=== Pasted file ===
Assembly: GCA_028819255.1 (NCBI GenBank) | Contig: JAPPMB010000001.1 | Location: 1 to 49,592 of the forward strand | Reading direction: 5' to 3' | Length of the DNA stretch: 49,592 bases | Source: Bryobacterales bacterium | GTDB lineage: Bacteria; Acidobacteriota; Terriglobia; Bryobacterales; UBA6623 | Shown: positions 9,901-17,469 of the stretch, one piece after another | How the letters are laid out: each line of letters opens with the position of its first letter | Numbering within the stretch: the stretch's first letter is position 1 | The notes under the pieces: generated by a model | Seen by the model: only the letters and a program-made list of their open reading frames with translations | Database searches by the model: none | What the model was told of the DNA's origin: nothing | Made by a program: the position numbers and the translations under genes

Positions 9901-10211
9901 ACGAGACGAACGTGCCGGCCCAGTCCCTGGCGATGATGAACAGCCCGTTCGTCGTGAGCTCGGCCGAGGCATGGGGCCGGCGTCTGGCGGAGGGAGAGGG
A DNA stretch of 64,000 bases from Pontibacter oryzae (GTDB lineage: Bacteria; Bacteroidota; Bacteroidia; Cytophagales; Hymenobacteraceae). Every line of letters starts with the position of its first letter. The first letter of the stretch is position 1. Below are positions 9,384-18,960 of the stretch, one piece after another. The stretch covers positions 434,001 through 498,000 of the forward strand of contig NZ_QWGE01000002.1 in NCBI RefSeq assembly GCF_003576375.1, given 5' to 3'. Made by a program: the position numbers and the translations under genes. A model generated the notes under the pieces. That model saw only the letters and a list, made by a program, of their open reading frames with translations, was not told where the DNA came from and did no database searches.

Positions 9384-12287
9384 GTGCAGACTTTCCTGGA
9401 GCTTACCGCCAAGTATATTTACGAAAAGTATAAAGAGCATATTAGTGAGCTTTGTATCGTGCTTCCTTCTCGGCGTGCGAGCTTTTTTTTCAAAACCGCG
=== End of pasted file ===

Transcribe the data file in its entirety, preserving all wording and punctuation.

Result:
Assembly: GCA_028819255.1 (NCBI GenBank) | Contig: JAPPMB010000001.1 | Location: 1 to 49,592 of the forward strand | Reading direction: 5' to 3' | Length of the DNA stretch: 49,592 bases | Source: Bryobacterales bacterium | GTDB lineage: Bacteria; Acidobacteriota; Terriglobia; Bryobacterales; UBA6623 | Shown: positions 9,901-17,469 of the stretch, one piece after another | How the letters are laid out: each line of letters opens with the position of its first letter | Numbering within the stretch: the stretch's first letter is position 1 | The notes under the pieces: generated by a model | Seen by the model: only the letters and a program-made list of their open reading frames with translations | Database searches by the model: none | What the model was told of the DNA's origin: nothing | Made by a program: the position numbers and the translations under genes

Positions 9901-10211
9901 ACGAGACGAACGTGCCGGCCCAGTCCCTGGCGATGATGAACAGCCCGTTCGTCGTGAGCTCGGCCGAGGCATGGGGCCGGCGTCTGGCGGAGGGAGAGGG
A DNA stretch of 64,000 bases from Pontibacter oryzae (GTDB lineage: Bacteria; Bacteroidota; Bacteroidia; Cytophagales; Hymenobacteraceae). Every line of letters starts with the position of its first letter. The first letter of the stretch is position 1. Below are positions 9,384-18,960 of the stretch, one piece after another. The stretch covers positions 434,001 through 498,000 of the forward strand of contig NZ_QWGE01000002.1 in NCBI RefSeq assembly GCF_003576375.1, given 5' to 3'. Made by a program: the position numbers and the translations under genes. A model generated the notes under the pieces. That model saw only the letters and a list, made by a program, of their open reading frames with translations, was not told where the DNA came from and did no database searches.

Positions 9384-12287
9384 GTGCAGACTTTCCTGGA
9401 GCTTACCGCCAAGTATATTTACGAAAAGTATAAAGAGCATATTAGTGAGCTTTGTATCGTGCTTCCTTCTCGGCGTGCGAGCTTTTTTTTCAAAACCGCG